The supremacy of Malawi Constitution over political party constitutions

Peter Mutharika is former president of Malawi and the leader of the Democratic Progressive Party

In our vernacular language, there  is an adage that stipulates that ‘penda penda sikugwa koma kuchalira ulendo’. This can be likened to an aircraft that experiences lots of turbulence during its time of take-off but destined to fly over a long distance.

Malawians are aware that the ruling Malawi Congress Party (MCP) underwent internal political turbulence before its ascension to power in 2020.

It is therefore not surprising that there are also internal incessant political squabbles within the main opposition party, the Democratic Progressive Party (DPP).

The only major difference between the erstwhile MCP squabbles and the current DPP wrangles is that MCP was strategic enough to expeditiously resolve those disagreements while DPP seems to be clueless on how to tackle the quagmire at hand.

In fact, the MCP National Executive Committee (NEC) strived to change the party’s constitution to align it with the Malawi Constitution.

MCP NEC envisaged a situation whereby the party’s president would win presidential elections in his second and last term of being the party’s president.

This scenario fitted well with President Chakwera’ state of affairs because President Chakwera indeed won 2020 fresh presidential elections while serving his second and last term of being the party’s president.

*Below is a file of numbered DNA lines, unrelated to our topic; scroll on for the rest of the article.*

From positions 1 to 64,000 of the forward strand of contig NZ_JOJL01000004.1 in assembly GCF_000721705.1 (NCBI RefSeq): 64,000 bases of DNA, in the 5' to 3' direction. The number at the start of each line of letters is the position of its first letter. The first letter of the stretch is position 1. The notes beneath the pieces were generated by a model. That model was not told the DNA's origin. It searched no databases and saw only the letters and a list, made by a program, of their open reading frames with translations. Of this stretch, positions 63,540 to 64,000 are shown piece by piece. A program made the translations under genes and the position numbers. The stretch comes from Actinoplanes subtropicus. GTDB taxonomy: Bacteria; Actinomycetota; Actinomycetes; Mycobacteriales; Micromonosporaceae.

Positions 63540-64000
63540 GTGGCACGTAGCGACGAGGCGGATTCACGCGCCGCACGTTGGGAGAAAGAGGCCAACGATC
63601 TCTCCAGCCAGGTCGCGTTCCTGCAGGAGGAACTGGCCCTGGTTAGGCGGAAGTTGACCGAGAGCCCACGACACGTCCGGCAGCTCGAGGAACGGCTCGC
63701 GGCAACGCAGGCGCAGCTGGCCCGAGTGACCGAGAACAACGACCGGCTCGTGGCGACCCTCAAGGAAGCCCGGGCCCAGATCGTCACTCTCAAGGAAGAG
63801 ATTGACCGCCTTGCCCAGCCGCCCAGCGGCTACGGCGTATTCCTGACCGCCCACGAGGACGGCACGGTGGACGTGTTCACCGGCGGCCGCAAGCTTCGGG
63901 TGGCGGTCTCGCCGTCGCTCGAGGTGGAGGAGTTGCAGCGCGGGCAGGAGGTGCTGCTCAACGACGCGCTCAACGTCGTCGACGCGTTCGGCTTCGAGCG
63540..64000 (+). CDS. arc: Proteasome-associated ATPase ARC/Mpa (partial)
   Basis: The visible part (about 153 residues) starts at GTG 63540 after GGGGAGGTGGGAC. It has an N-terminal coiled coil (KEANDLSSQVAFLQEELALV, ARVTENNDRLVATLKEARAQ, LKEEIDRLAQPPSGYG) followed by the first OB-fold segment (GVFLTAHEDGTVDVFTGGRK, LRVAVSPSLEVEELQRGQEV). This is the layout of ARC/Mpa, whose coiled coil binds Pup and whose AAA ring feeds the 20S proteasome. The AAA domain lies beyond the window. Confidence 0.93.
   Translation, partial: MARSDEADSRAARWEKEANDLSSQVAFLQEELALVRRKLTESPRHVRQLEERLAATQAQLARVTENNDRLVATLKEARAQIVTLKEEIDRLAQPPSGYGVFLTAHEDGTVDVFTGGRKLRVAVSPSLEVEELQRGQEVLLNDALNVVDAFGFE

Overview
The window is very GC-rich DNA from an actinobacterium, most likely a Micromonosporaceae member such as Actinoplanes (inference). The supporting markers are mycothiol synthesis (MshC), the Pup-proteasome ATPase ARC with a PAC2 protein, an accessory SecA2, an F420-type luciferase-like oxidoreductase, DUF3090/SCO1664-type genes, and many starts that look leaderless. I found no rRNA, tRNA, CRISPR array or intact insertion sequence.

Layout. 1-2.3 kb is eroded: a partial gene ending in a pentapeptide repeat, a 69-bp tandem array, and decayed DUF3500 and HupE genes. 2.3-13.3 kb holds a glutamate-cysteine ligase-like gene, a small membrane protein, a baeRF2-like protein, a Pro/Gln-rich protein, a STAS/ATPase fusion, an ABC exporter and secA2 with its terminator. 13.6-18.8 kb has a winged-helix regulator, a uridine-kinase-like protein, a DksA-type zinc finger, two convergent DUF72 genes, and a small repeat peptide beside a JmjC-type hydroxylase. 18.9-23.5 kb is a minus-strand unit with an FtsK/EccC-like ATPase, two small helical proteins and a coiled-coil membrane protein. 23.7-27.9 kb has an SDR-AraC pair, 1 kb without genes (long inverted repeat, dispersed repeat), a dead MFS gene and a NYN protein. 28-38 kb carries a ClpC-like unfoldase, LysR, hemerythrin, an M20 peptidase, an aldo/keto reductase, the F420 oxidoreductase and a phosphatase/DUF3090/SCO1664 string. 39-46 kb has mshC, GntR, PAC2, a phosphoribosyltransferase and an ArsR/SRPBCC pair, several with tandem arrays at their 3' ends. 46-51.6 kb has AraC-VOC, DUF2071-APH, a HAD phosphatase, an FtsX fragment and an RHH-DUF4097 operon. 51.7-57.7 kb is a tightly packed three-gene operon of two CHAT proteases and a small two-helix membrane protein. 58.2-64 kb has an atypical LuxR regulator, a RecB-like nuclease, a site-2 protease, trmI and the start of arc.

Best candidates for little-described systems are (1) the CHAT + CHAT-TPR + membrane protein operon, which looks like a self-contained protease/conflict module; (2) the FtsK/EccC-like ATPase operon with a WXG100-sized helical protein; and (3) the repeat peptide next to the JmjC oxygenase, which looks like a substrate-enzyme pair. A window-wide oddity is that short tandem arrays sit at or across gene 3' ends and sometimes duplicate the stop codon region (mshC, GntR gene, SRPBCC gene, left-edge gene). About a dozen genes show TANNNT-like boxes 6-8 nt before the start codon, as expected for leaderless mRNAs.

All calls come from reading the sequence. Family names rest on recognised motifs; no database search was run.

It is a well-known fact that by 2025, President Chakwera will have served his first term of being the State President of the country and therefore he is constitutionally eligible to stand for 2025 presidential elections

Should the MCP Constitution bar President Chakwera from standing as MCP torchbearer in 2025 when the Malawi Constitution allows him to do so?

Fortunately, the MCP Constitution was revised to resolve such anomaly well in advance.

Of course, such efforts to change the MCP Constitution faced strong resistance from party’s elite such as Dr. Jessie Kabwira and veteran lawyer Gustav Kaliwo.

These enlightened members of the party argued that the party’s constitution was not supposed to be changed just to accommodate the interests of a single individual, Dr. Lazarus Chakwera.

The aftermath is that Dr. Jessie Kabwira and Gustav Kaliwo were summarily expelled from the party and peace prevailed in the party thereafter.

A similar case has ensued in DPP arguing that the party’s constitution bars Prof. Peter Mutharika from standing as party’s torchbearer for the 2025 presidential elections because by 2025 he will have served his maximum two terms as the party’s president.

Let us put facts straight. It is true that Prof. Peter Mutharika is serving his second term as the party’s president.

It is also true that in his second term, Prof. Peter Mutharika contested as a presidential candidate twice. This is a special case.

During the 2019 presidential elections, he emerged the winner but the constitutional court later robbed him of his victory by nullifying the elections.

During the 2020 fresh presidential election, Prof Peter Mutharika dismally lost because DPP as a party did not apply enough effort to stage vigorous campaigns for fresh presidential elections.

The Democratic Progressive Party should allow former President Peter Mutharika to contest at the DPP convention and feature as its torchbearer for 2025 presidential elections solely because the Constitutional Court nullified his victory in the 2019 presidential elections.

Besides this, the Malawi Constitution empowers him to stand again as he has served only one presidential term.

In fact, Malawi Constitution makes provision for constitutional supremacy. Section 5 specifically states that any act of government or law that is inconsistent with provisions of the Malawi Constitution shall be rendered invalid. Therefore, a party’s constitution cannot override the provisions of the Malawi Constitution.